Arts Emergency

An arts degree interacts with our lives in ways more academic degrees cannot

Vicky Smith studied BA Creative Media Writing with Health studies at Middlesex University and she continues to use my degree every day.

My blog is and on twitter: @vickyann_smith.

Choosing a university course felt daunting, the thick UCAS books blurred under my eyes and with unsure grades looming, I wasn’t even sure I wanted to go; like most students I did not have a career path but each of the courses interesting me had one thing in common, they were BA’s.
For a long time being a geologist was my dream but those nasty self-doubts stopped me believing I could do it, I left science behind and discovered being creative quietened those inner voices. Finding a degree where I could study and write stories for three years changed my attitude about going to university, I couldn’t wait to leave. Science is still a love as deep as writing stories is and through my BA I learnt I could combine the two – science fiction.
An arts degree interacts with our lives in ways more academic degrees cannot, there is a stronger link to how we live and morals over factual information; in many courses there is less emphasis on exams. You can link different types of courses together, during my time as a student I mixed Italian and health studies with creative writing. The year I started, barely able to communicate, I was unable to talk in front of 5 people; my course forced me to open up and share my work, my beliefs and my confidence. On graduation I held a microphone and spoke to a room full of strangers.
The decision of which university seemed as impossible as the course, the environment where you study is just as important; the small Tottenham campus of Middlesex University swayed my mind, terrified of crowds but captured by the big city it was the perfect solution. Back then the fees were a blanket figure over most institutions and never factored into the equation. I cannot say this would be the same if I was picking a course today; money has always been a worry for students, loans and bills easily overwhelm and with bigger debts looming, fees may well be the biggest decider.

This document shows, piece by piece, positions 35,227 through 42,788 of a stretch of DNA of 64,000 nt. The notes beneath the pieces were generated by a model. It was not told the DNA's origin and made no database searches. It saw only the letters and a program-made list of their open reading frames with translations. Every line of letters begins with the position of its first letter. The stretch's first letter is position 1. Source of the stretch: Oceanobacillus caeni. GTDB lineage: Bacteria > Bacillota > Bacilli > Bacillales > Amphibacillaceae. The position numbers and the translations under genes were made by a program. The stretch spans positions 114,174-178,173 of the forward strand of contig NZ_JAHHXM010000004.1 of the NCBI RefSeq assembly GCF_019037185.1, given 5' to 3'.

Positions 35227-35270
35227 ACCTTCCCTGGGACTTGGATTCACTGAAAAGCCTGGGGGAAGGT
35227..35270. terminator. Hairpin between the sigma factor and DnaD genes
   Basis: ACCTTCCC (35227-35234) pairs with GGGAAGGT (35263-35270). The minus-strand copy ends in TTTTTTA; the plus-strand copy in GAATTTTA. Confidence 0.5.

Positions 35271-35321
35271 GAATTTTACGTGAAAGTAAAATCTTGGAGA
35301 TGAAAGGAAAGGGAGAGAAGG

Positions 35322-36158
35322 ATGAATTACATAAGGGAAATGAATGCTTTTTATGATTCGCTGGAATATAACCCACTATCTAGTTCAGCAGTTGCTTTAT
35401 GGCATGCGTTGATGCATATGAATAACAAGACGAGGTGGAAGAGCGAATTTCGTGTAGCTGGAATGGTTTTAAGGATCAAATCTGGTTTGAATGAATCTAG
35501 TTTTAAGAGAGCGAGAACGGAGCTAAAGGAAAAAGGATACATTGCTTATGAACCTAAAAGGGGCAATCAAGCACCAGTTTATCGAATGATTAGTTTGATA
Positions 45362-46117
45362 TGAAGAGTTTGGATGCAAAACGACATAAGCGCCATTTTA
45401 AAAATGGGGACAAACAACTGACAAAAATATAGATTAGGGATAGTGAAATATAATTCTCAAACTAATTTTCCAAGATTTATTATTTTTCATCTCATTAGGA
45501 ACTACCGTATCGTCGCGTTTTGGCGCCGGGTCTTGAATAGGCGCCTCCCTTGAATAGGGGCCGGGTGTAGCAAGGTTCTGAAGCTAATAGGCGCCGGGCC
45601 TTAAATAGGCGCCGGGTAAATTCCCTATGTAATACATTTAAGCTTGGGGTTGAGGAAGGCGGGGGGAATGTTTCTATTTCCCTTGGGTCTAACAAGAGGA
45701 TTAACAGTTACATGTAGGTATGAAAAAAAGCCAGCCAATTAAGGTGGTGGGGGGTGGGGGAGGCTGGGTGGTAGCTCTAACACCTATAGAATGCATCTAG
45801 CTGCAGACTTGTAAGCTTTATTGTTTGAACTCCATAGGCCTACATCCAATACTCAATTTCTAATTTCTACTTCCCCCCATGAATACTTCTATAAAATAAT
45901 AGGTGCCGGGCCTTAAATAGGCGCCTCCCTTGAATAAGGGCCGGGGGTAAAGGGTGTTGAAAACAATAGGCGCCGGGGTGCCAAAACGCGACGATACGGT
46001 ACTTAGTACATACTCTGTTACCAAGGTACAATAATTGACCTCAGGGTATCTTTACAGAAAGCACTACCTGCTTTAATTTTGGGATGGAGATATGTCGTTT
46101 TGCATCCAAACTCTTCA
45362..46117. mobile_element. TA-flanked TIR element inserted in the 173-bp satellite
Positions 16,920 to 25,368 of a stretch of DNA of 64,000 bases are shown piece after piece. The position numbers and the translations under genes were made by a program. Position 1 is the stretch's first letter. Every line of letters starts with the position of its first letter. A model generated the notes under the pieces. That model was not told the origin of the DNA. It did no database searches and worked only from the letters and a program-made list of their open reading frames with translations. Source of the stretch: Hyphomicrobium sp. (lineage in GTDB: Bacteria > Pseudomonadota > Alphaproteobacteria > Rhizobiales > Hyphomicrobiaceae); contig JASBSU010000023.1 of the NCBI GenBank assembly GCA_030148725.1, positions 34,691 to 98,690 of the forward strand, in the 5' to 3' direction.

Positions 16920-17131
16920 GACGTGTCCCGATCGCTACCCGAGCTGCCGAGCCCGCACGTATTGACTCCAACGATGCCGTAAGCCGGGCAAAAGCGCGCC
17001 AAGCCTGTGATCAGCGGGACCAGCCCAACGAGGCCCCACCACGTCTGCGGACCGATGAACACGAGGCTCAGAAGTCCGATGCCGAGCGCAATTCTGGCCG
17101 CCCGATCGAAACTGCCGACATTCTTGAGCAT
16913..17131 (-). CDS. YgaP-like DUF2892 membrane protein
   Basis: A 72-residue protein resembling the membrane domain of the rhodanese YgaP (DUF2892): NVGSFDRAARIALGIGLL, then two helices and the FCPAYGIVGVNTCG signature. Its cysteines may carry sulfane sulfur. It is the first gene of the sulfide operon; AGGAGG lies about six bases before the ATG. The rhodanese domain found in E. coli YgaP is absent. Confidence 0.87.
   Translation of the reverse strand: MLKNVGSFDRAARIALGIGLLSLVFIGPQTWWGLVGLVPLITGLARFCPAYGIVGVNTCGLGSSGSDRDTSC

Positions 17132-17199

It was no secret the university struggled financially and knowing the weaknesses of the university, our tutors sensitive to the situation created a welcoming space and students experienced it all together. We heard about threatened closures of campuses each term, rumours and then after I graduated the beer stopped flowing, lectures ended and Tottenham campus locked its gates. Students crammed into Trent Park with double booked rooms but as the teething problems eased the BA courses moulded to accommodate change and found even more subjects to combine too.
Having been lucky to experience a BA, with no regret I look over my shoulder and if I went back I hope I would explore other arts. Maybe the higher tuition fees would help me make the most of every day; it cannot take anything away from the university experience if we keep fighting for the courses we have worked hard to get into.
My heart tears at the idea of a huge glass building in place of a historic campus; funding cuts are going to affect more campuses around the country, meaning the smaller they become, the smaller the choice of courses available. BA’s are no less valuable than any other degree and while higher fees make the decision harder, I wouldn’t change the route I have taken.

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